When asked if she had any contemporary legend to share, she immediately launched into a description of one of these horse paths. There was a one-way street in front of house that someone named Mr. Tolstoy lived in. She would ride by this part of the neighborhood frequently as she lived nearby. Her friends and her had heard that Mr. Tolstoy would shoot at kids as they rode by on their horses. While she does not remember exactly when she heard this, but she was in elementary school in the 1970’s while she had these horses. There was never an event where she actually saw or heard Mr. Tolstoy shooting at someone, but she would canter more quickly by his house every time she went by. Additionally, she never heard of an actual case of this occurring even after she was adult either. Though her friends and her all believed in the danger presented by Mr. Tolstoy, she has seen other people mention this in a Facebook group that is centered around living in Rancho Cucamonga, which includes Alta Loma. While she does not necessarily believe the legend regarding Mr. Tolstoy, she does reference it every once and a while to her children and sister.

This local urban legend capitalizes on the fear of strangers that is often instilled in children, whether it was created by the adults or the children. In addition, the continuance of this theme hints at the annoyance of older people with the younger generation. The reason this legend was scary to my informant when she was a child was because it was possible that an adult disliked children so much that he would risk being arrested to scare them off of a public street in front of his property.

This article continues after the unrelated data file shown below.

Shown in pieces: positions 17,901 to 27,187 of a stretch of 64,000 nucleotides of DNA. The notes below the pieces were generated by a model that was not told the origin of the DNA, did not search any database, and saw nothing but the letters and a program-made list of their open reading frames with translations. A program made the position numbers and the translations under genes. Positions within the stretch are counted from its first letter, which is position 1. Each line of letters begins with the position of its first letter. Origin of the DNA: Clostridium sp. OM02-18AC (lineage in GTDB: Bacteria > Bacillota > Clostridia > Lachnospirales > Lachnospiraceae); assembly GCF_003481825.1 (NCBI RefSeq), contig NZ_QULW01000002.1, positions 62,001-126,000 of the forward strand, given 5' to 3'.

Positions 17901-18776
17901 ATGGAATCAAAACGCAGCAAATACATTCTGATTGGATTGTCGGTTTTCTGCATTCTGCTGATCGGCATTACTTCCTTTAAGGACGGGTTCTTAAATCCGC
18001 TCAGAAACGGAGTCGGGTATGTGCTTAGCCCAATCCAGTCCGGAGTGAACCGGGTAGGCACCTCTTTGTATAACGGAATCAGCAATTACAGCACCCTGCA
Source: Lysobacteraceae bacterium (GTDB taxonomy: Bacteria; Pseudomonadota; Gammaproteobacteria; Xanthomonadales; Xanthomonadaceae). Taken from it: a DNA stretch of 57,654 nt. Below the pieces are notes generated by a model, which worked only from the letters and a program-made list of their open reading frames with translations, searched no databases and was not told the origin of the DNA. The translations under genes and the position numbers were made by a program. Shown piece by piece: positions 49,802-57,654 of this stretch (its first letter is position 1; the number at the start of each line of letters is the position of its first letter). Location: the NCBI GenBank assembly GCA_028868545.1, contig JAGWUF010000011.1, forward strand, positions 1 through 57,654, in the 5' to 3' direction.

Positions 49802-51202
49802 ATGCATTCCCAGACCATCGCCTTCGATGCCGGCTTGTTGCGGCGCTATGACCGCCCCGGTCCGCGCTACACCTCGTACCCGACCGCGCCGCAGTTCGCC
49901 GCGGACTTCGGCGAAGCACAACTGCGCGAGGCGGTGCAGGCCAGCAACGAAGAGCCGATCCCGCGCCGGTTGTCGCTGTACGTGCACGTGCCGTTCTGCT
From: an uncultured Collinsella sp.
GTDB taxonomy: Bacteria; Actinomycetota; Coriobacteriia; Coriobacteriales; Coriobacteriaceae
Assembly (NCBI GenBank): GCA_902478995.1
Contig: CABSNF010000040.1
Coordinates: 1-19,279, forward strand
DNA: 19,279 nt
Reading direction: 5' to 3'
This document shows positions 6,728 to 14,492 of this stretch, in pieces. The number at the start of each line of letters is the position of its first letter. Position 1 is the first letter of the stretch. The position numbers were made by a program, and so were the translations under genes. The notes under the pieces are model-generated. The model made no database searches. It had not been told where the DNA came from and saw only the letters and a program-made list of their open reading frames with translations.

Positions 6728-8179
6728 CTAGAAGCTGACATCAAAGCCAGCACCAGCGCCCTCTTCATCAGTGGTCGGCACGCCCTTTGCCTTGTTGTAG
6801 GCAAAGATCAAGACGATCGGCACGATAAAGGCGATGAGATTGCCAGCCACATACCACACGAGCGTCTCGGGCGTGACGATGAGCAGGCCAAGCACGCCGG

Lawson Franklin Echols-Richter

Houston, Texas

April 9, 2012

Folklore Type: Riddle

Informant Bio: Lawson is my youngest cousin. He is eleven years old. He is from Frisco, Texas and has lived there his whole life. Lawson is the younger of two boys, and both of his parents are Methodist Pastors. He enjoys video games and showing off his skills of dancing and flipping a fedora onto his head. I call him The Dude.

Context: I saw Lawson briefly with his father when my grandfather (not ours) passed away. I asked him what were some jokes he had been learning at school. He said he could not remember any jokes, but he knew a few riddles.

Item: A couple rode into town on Friday. They stayed for three days, and then rode back on Friday. How? The couple’s horse was named Friday.

Informant Analysis: He said sarcasm than anything else, and I would actually say kinda funny.

Analysis: Even though I heard this riddle when I was a child, it took me a moment to get it because I forgot that they rode in on a horse and not a car. Albeit that is part of the riddle, however, it is also something a southerner might get a bit faster than people from big cities or places up north that do not ride horses. Not all Texans ride horses, but they are around. This riddle is an example of a child playing with words and leaving out certain details because he never mentioned what exactly the couple rode into town on. I also think there is a bit of country cultural flare because country people are more likely to figure out Friday is a horse because they are around them more often.

Alex Williams

Los Angeles, California

University of Southern California

ANTH 333m   Spring 2012